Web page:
Do Senior Veteran Loved Ones Need Help Sooner?
Serving in the military is a unique career path that comes with equally unique challenges. Every veteran has a story, but there are many commonalities shared among them. And because of what those are, your veteran loved one could require professional home care sooner than an average person. Caring for a veteran can also present challenges due to the unique culture surrounding the military. Finding a professional caregiver with experience in helping military families could be a significant advantage.
Many medical conditions that are prevalent among veterans, including many that don’t discriminate by age, can require in-home care, and it’s often in their best interest to seek that help as quickly as possible.
Mental Health Disorders
The mental pressures that come with serving in the armed forces can be extreme, and they can take a severe toll on veterans' mental health. In service, veterans may have seen things that the rest of us can’t imagine. This can cause veterans to feel removed from society when they return to civilian life. Every day, approximately 20 US veterans commit suicide.
If your loved one suffers from a mental health issue like anxiety or depression, it may affect his ability to cope with day-to-day tasks, even if he’s physically fit. Home care can be an excellent remedy for helping with tasks like cooking, cleaning and general housework, while also giving your loved one much-needed company and companionship. The sooner you can seek help the better. Among other adverse effects, depression can lead to a more rapid mental decline in seniors, so making sure they are not alone could be of vital importance.
Post-traumatic stress disorder is a mental health condition that may occur after someone suffers a life-threatening event. It's very common for veterans who have seen combat: A study of veterans who served in Iraq and Afghanistan showed that one-in-ten had PTSD. Common side effects include flashbacks, upsetting memories, trouble sleeping and a feeling of nervousness, which go on for months after the event that caused it. It can leave sufferers unable to carry out day-to-day tasks due to mental health problems such as:
- A deep feeling of shame
- Depression and anxiety
- Substance dependence
- Physical pain
Injuries are common in military service. In fact, both joint and back injuries, and mental health issues are the two most common reason for vets to seek medical assistance, according to the US Department of Veterans Affairs (VA). Chronic or reoccurring injuries could mean that even comparatively young senior veterans have mobility issues, which could require in-home care. Even if the problems are temporary, your loved one may be eligible for professional care until the condition improves. If he or she needs home care while recuperating from an injury, arranging it as quickly as possible can prevent further damage.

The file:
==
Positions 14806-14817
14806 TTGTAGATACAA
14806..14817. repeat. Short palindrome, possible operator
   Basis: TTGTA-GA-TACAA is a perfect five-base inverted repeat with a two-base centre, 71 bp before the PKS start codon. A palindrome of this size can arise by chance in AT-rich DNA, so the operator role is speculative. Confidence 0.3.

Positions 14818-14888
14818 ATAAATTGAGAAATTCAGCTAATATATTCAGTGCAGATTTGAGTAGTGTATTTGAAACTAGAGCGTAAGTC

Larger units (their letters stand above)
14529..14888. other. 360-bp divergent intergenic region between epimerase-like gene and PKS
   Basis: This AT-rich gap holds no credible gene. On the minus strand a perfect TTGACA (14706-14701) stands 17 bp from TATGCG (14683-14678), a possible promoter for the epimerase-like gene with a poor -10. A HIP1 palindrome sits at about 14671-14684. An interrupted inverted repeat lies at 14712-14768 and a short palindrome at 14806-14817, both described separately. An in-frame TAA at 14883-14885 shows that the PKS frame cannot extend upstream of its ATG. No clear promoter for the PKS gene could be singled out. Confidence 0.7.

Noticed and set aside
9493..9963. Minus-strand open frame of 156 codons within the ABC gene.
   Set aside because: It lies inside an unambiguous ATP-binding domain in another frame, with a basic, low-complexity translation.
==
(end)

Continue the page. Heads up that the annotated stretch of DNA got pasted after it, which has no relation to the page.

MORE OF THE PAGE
Tragically, many service members suffer life-altering injuries while serving their country. If so, the VA
These disabilities could be life-long, and the veteran may need home care to help sustain life at home. While family members may be prepared to take some of the burdens, caregiving can rapidly take its toll on people who aren't ready to embrace this responsibility. Home care is hard enough before considering a life-altering disability. Many professional caregivers have experienced numerous veterans like your loved one and could be instrumental in helping care for your loved one. Involving one
Veteran’s culture can make veterans feel hard to relate to and can come sometimes present a unique challenge to the person tasked with providing care. The VA believes that military culture can influence a veteran’s “values, beliefs, expectations
When Linda’s father needed professional care, it was difficult to convince him that it was necessary:
“He spent 30 years in the Air Force and was fiercely independent. Veterans are proud and especially people of his generation. We went through a stage where he was very apprehensive but once he accepted care, it made his life, and my mom’s life, a lot easier and their carers became great friends.”
The earlier you can introduce much-needed care for your loved one, the more receptive he or she may be. It may be that it’s hard for veterans to ask for help, but military culture helped Ben’s father, who has Alzheimer’s, to bond with his professional caregiver:
"Dad was in the army, and his caregiver was in the air force, so they got on well right from the start and chatted away about service-related stuff. That gives my mom comfort that he has something in common with the person who supports him and he's less likely to be stressed when she's gone. It gives me peace of mind because I know the respite time my mom gets doesn't have that 'Is he OK while I'm away?' factor."
Look for a caregiver who has experience in dealing with veterans and their unique culture, and
Financing Home Care
Short and long-term home care may be covered in part by VA healthcare, click
A career in the military comes with many sacrifices, and unfortunately, these can often continue into a veteran’s old age. It may be that veterans could use a little extra help earlier than members of the general public. Hiring a professional caregiver to contribute to your loved one’s care can help, and involving the caregiver sooner than later is always a good idea.
For more information on how veterans can pay for home care, click here.